Click here for my Hand Binding Tutorial (Blog Post with Pics)

Block CHain Quilt

If you’ve enjoyed this quilt along, be sure to sign up for my email newsletter for news about when the next quilt along will start. You can view all of my previous quilt alongs here.

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Facebook Live A.M.A. Each Monday at 2 PM PST

So the biggest casualty for me in this whole quarantine situation is getting out and chatting with fun folks like you! Don’t get me wrong, I enjoy working from home and am grateful for the flexibility that my job in the quilting community allows. However, I miss teaching quilting and I miss talking about quilting and I miss being with quilters. So I wanted to try out an experiment….

Christa Quilts

Starting on Monday, April 27th at 2 PM PST (5 PM EST) I’m going to host “Ask Me Anything” using Facebook Live in my ChristaQuilts facebook group.

It’s going to be very casual and unscripted, mostly so I don’t have to plan too much ahead of time. And I’d like to keep it at about 30 minutes so it doesn’t take up too much of your time. This will be a great chance for you to ask me ANY questions you have, quilting related or not!

I might even share some behind the scenes sneak peeks of the “secret sewing” I’m currently working on, and maybe some general thoughts about life or anything else that naturally comes up.

If it goes well – meaning people show up for some fun conversation – I’d like to make it a weekly thing. So think about what you’d like to ask me and let’s have a fun conversation. I can’t wait!

Modern Marks by Christa Watson for Benartex

I’m sorely missing quilt market, teaching, and other live events, so hopefully this will be the next best thing. Click here to join my Facebook Group and I’ll see ya on Monday!!

Block Chain Quilt Along Week 5 – Free Motion Quilting

This part of the quilt along is always my favorite!! I’m excited to share how I free-motion quilted my Block Chain Quilt with a fast, fun and forgiving modern design I call “Geometric Chains.”

Click here to get the optional Block Chain quilt kit, while supplies last.

The basic idea is to quilt an allover design, one line at a time across the entire quilt. Below is the basic motif diagram shown in the Block Chain quilt pattern.

To get a feel for how this design is stitched, draw a series of geometric lines, similar to those shown below on a blank piece of paper. Start with a straight-ish line, then sketch a series of geometric shape such as circles, triangles, squares, spirals, hearts, etc. The sky’s the limit when it comes to ideas!!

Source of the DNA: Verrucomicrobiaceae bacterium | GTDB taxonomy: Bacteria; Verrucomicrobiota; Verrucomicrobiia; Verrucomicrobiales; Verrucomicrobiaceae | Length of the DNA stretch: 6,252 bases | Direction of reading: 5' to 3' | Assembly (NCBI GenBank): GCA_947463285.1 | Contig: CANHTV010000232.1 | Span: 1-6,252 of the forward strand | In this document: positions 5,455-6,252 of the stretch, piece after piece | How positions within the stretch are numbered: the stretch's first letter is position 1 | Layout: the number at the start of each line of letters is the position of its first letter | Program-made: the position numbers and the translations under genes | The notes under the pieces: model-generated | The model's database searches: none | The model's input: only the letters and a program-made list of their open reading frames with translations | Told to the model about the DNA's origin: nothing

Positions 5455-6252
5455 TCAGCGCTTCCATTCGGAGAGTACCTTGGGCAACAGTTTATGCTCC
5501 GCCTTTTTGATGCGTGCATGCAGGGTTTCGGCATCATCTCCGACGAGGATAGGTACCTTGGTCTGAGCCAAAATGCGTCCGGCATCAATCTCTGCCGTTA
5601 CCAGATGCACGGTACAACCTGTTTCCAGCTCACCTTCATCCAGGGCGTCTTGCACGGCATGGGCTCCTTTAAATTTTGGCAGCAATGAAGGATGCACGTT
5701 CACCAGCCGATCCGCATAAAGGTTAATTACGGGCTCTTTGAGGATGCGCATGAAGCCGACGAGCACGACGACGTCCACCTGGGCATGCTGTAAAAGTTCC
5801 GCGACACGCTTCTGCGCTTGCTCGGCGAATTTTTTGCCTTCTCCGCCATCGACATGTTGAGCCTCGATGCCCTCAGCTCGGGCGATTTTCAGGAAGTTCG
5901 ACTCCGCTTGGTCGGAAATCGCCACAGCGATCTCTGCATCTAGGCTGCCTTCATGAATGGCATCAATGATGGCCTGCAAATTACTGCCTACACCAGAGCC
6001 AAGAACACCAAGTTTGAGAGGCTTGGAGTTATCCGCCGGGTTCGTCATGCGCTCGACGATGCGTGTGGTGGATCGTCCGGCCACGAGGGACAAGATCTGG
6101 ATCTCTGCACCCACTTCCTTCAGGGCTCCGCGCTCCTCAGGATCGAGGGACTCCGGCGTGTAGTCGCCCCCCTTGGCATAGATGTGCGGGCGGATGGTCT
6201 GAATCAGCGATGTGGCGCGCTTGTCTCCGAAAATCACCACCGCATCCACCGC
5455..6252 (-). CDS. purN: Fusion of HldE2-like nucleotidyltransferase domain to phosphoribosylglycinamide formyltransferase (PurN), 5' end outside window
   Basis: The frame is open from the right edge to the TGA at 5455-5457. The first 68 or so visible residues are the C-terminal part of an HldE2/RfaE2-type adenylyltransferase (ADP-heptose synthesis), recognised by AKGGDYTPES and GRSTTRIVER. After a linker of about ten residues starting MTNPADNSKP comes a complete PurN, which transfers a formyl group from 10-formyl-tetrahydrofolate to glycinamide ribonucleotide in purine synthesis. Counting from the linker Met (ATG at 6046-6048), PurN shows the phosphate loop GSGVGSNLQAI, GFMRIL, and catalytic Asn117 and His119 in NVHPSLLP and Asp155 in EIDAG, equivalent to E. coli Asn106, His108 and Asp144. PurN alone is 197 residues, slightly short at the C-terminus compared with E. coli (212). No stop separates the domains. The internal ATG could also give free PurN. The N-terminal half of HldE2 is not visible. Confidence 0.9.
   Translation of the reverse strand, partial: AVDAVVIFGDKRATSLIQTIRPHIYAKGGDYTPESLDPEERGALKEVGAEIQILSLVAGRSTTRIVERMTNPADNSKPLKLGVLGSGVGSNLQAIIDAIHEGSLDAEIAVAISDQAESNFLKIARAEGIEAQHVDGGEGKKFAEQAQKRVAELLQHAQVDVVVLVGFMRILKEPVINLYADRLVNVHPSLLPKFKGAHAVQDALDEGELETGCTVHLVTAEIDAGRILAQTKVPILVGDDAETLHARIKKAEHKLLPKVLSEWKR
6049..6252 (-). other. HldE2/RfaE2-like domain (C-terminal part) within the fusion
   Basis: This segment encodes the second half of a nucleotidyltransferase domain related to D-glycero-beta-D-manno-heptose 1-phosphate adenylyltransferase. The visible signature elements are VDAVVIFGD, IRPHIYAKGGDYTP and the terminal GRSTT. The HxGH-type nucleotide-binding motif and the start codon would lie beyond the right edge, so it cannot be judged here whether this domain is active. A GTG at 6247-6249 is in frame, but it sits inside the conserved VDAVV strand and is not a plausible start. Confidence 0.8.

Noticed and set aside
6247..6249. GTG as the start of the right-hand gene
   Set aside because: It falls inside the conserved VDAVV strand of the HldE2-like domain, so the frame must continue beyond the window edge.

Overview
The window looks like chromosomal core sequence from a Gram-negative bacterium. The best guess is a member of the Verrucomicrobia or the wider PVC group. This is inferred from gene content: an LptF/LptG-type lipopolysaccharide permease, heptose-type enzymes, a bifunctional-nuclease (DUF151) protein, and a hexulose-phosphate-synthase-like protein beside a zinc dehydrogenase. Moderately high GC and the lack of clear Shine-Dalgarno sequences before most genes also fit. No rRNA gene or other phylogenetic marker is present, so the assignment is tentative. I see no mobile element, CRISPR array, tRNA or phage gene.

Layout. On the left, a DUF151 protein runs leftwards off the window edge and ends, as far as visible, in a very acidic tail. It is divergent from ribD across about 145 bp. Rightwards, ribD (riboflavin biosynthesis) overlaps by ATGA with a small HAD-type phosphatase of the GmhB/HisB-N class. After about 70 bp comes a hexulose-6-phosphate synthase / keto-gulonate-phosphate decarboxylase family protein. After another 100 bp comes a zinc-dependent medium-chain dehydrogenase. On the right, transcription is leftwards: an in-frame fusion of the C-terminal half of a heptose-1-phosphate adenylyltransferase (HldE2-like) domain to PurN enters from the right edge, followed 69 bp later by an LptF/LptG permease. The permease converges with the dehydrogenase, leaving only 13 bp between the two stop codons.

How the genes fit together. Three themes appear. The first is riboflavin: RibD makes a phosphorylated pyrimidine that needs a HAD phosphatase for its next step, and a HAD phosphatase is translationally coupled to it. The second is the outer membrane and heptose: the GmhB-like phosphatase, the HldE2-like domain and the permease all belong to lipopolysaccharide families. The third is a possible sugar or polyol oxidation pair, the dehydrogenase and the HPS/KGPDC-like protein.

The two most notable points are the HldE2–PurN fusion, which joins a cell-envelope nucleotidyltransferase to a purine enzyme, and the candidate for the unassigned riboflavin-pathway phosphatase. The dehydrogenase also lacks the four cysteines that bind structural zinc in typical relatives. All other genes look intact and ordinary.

To get around each shape and make the next one, you can backtrack (stitch over a previous part of the design), or you can echo part of the design. There’s no wrong way to do it! To avoid marking, make the shapes roughly the size of a pieced block unit. Notice how the middle spiral chain above is roughly the width of the center of the block.

Once you’ve sketched out a few shapes you like, stitch them out on some practice scraps before quilting them on your actual quilt. Be sure to test out thread colors so you are happy with the results.

In the closeup image below, you can see I used a colorful thread from my Aurifil Variegated thread collection. Because the quilt has such a high contrast, I didn’t want to have to change threads as I quilted – so I made the colorful quilting a part of the final design!

When it comes to quilting the quilt, I use my “divide and conquer” method. I start on the right side of my quilt and begin stitching at the top of the quilt, in the batting sticking out around the edges. Then I quilt one “anchor” line of quilting through each block. This will hold each pieced row together so it won’t shift after basting. Then I go back and fill in all of the quilting in each row of blocks.

Click the play button below to watch a short, 2 1/2 minute video of me quilting a couple of the “chains” in this quilt. I’m only showing the closeups, but I’m just quilting one section at a time, and taking my time. I’m able to quilt an entire chain from top to bottom without having to tie off threads at either end.

Click here, or above to view my Block Chain quilting on YouTube. (Be sure to subscribe!)

The image below is a cross section details of the quilt. Notice how all that quilting adds a somewhat whimsical texture to the quilt. Click the image below to enlarge for detail.

Alternate Quilting Ideas

You can definitely apply the Geometric Chains quilting motif to any quilt, and there are several ways you can change it up, too! How about using ONE geometric design across the entire quilt? Or mix up each “chain” of quilting so it looks like a geometric sampler.

Instead of quilting straight lines with each shape, try wiggly lines, or do an allover meander with the shapes instead. No matter how you quilt it, I’d love to see your variations! Be sure to share them in my ChristaQuilts Facebook group. Or tag me on instagram @christaquilts and use #blockchainquilt so I can see your progress.

Next week it’s time to bind this quilt and then it will be complete! Be sure to check out my Quilt Along landing page for past quilt alongs and new ones coming in the future!